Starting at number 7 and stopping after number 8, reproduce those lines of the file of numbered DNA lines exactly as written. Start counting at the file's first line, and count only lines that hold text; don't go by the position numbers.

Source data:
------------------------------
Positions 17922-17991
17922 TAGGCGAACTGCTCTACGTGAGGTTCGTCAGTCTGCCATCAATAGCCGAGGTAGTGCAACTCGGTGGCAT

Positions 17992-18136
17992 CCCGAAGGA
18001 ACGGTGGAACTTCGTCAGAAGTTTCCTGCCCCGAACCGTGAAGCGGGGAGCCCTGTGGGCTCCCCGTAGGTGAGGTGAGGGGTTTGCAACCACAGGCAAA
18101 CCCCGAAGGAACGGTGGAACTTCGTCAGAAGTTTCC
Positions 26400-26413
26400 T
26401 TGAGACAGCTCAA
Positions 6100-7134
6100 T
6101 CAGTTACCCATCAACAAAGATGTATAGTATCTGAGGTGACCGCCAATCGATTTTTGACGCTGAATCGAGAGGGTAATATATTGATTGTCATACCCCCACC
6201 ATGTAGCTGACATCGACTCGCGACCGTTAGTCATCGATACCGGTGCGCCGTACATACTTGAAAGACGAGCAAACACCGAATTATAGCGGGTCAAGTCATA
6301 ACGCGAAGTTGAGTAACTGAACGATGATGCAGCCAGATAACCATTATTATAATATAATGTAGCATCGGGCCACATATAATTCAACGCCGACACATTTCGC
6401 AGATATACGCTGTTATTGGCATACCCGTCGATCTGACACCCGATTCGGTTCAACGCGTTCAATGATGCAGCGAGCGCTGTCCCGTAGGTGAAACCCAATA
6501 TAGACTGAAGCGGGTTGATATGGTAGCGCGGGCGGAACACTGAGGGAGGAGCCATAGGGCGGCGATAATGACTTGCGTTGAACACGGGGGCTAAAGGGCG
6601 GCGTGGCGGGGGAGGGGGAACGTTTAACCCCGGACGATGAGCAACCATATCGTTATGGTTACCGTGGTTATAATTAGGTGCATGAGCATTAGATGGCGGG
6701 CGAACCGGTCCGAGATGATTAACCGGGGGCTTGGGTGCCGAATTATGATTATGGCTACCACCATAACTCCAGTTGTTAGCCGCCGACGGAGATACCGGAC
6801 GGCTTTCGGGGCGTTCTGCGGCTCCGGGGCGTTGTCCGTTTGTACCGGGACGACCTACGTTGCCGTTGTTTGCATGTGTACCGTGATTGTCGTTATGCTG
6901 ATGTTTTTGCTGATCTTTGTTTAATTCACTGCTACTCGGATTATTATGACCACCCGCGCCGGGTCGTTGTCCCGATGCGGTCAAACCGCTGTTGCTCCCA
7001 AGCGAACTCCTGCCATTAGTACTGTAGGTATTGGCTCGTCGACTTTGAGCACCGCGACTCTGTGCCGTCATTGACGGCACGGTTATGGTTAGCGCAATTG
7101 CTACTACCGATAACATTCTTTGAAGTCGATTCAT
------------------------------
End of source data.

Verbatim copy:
Positions 26400-26413
26400 T